I love love love a good weather holiday. It's an unplanned vacation, a hidden treasure. You get sent home from work early (if you are lucky), scoop up any supplies you may need for the storm, and go home. You stay hunkered down and watch the weather unfold.

Nature is awesome. Weather is fascinating. I love teaching my girls about different types of weather and to appreciate all of them. We all get into it. The Hubs got home early, my teaching gig in the morning was canceled, and it is Friday night! Nowhere to go, no pressure to be anywhere.....this is perfect.

Getting a weather holiday is a treat. I love the whole ritual of it. It struck me today that weather events (and cold weather events in particular) are really unofficial food holidays. When we talk about food holidays, we generally think of Thanksgiving and Christmas, maybe Easter and Fourth of July, too. Oh, and the Superbowl. You can't forget about that. Yum. All joyous holidays in their own rite, propelled to higher heights by the foods we expect and enjoy during the celebration.

As the weather started to precipitate this afternoon, my newsfeed was filled with friends posting pictures and offering luscious descriptions of the food that they were celebrating this impromptu holiday with. These meals were the visual and descriptive embodiment of comfort foods. We've got baked pastas and hearty enchiladas with wine. The colder and icier it gets, the more comforting the foods get. Loaded pizza and grilled cheese with tomato soup. Salmon cakes and bowls of cheesy grits.

As we are bundled up here in Foxwood and watching the world silently turn to white, we are enjoying our weather holiday with all its sweetness. You never know how many (if any) we will get in a year, so each one is special.

This one seems like it will be brief, just a day or so of people being encouraged to stay home and wall to wall weather coverage. Whether the it lasts a day or a week, I always love to celebrate this awesome holiday.

Thursday, January 17, 2013

Life in Foxwood

I live in Foxwood.  It's kinda quiet. Except when it isn't.

We have lived here for seven years. That's pre-baby, pre-dog, pre-marriage!  Life inside the house is rarely boring and life outside the house is frequently note worthy.

Across the street is a row of townhomes, rented out by individual owners. Of the six homes in the row, four of them are peaceful and house normal families and individuals who go about their business and exchange friendly greetings with their neighbors.

But see, there are these two homes in that row that are a little different. One is just a little interesting, but the final home is what we like to call 'The Portal.'

There have been a number of people/families/groups that have lived there and it has been a constant source of drama for us. I'm talking about cops, fires, runaway dogs who impregnate other neighborhood dogs, drug deals, a drive-by shooting, undercover stakeouts and just general mayhem. It makes for fairly entertaining watching from our window.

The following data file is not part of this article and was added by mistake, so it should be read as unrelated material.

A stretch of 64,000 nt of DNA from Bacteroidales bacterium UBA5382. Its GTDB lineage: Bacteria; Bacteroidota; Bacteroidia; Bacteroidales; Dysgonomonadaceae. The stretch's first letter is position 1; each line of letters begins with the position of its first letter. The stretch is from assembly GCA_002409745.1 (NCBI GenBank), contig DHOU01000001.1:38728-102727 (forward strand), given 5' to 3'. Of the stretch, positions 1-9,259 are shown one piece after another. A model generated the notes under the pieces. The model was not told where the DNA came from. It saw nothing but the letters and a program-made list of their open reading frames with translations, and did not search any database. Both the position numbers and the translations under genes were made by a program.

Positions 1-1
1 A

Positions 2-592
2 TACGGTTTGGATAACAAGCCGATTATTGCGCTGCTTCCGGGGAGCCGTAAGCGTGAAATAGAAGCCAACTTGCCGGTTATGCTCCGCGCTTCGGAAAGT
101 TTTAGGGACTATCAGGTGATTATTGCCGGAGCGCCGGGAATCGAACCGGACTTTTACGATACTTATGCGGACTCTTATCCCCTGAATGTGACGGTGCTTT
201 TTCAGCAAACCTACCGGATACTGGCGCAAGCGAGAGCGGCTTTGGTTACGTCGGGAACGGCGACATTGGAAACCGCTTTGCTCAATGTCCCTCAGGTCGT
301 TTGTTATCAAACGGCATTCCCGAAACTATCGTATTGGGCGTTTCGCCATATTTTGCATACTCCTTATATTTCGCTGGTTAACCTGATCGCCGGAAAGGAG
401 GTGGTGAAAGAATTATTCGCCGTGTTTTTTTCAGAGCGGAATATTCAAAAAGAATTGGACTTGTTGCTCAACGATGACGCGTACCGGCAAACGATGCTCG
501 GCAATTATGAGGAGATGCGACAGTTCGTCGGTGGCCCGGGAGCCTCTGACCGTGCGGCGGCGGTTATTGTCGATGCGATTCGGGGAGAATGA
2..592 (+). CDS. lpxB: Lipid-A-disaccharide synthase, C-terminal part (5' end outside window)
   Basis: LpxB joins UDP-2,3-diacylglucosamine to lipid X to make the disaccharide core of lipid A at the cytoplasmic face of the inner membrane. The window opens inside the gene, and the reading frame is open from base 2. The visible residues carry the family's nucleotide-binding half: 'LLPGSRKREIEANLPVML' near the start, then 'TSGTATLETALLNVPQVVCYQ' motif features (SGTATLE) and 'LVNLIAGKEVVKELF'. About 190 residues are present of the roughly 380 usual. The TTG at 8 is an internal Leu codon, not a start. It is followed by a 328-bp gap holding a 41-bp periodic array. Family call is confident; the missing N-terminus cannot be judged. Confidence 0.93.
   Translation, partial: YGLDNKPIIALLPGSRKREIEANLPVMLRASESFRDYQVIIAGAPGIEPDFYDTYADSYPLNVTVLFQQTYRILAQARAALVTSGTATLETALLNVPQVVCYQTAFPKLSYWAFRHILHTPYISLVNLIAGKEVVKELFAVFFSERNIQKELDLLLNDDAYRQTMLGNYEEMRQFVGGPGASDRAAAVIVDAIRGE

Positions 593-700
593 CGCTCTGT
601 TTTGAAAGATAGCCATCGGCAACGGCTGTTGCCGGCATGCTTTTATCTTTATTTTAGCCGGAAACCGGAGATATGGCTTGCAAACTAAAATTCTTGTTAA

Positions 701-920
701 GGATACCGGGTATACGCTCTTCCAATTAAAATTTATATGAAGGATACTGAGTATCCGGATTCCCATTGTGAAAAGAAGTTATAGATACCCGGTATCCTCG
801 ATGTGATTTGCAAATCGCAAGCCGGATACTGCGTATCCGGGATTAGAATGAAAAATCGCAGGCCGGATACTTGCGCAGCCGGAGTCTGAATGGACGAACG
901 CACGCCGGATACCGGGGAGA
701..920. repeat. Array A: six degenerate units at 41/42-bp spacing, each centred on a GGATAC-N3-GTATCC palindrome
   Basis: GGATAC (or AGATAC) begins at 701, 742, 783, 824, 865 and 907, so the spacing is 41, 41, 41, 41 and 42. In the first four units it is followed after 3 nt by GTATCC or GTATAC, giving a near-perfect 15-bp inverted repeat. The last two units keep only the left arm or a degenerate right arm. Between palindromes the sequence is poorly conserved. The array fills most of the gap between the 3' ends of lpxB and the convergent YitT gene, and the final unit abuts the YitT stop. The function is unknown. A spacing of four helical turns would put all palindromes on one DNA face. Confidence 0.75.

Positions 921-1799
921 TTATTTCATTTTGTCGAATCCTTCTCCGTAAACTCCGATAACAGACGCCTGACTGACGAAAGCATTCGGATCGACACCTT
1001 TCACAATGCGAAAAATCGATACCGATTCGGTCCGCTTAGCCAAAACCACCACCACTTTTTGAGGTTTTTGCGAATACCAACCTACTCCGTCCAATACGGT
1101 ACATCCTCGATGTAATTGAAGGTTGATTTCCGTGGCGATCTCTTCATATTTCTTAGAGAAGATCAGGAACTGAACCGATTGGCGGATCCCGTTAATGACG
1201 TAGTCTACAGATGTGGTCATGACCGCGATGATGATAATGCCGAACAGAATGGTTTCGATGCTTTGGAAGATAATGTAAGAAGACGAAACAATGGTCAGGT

So a few months ago someone new moved into The Portal. We held our breath as the moving trucks arrived. We soon realized that this time it might be different. It was a beautiful family. A mom. A dad. A toddler. They owned cars that were maintained. They go to jobs! Gasp!

Our attention shifted to other things after a quiet month seemed to confirm that these were indeed normal people.

So Tuesday morning I wasn't really watching too closely when another dude came walking up to the house and then knocking at their door at 8 in the morn. Although I did soon notice that Baby Daddy's car was gone. Hmmm...

I got busy doing other things Peanut and Basil related, and a while later came back to my post and saw Baby Mama out in front with the dude that had walked up. 'Maybe that's her brother,' I kept saying.

After a few minutes they got up, finished their cigarettes, and headed back inside.

Then he smacked her on her butt.

My jaw dropped to the floor.

So maybe we've been wrong all along. They aren't married? Or...they aren't normal?

Monday, January 7, 2013

Those winter blues

It was bound to catch up with me.

It's usually somewhere around the first or second week of December that it starts to creep in...that sinking, paralyzing cloak that slowly shoulders its way in and nestles itself around me and renders me helpless beneath it.

This year, with baby Hazelnut's first holiday season and Pinutile's first holiday season at school, we seemed to be busier than ever. It wasn't too much, it was actually just right. Just the right amount of plans, of decorating, of holiday spirit and celebration.

I remember taking a few deep breaths in the days before Christmas, thinking 'wow, it didn't get me this year.' I was just enjoying the season through the eyes of my little ones. I'm grateful for them, beyond words.

Christmas came, and then the flu set in. The Hubs had it the week before Christmas, then I had it the week after. It was like a time warp. When I emerged from it, the tree had been stripped and tossed out the back door, most of the holiday decorations had been put away for the year, and Hubs and Ponygirl were wide eyed and giddy from living off of chocolate and donuts for a week.

Slowly, we have gotten back into the swing of things. Ponygirl has started back at school, Hubs has gone back to work, Hazelnut and I have quiet and calm mornings three days a week again.

But here I sit, in this familiar place. I spent years in this dark space, alone and sad and unable to see beyond it.

Yes, it's hard. I have a to-do list that needs to be tackled. I've got two awesome little girls that need their mama. I've got the Hubs who does a lot to help me keep the house running.

I guess the difference now is just that I know it won't last forever. I'm feeling so low, I may not get a lot done today or tomorrow or all month really, but, as it always does, this darkness will pass.

As much as I just want to snuggle up under this warm blanket and just hibernate through the winter, I've got two precious babes who need me. I need them, too.

Here's to sunny days ahead! xxoo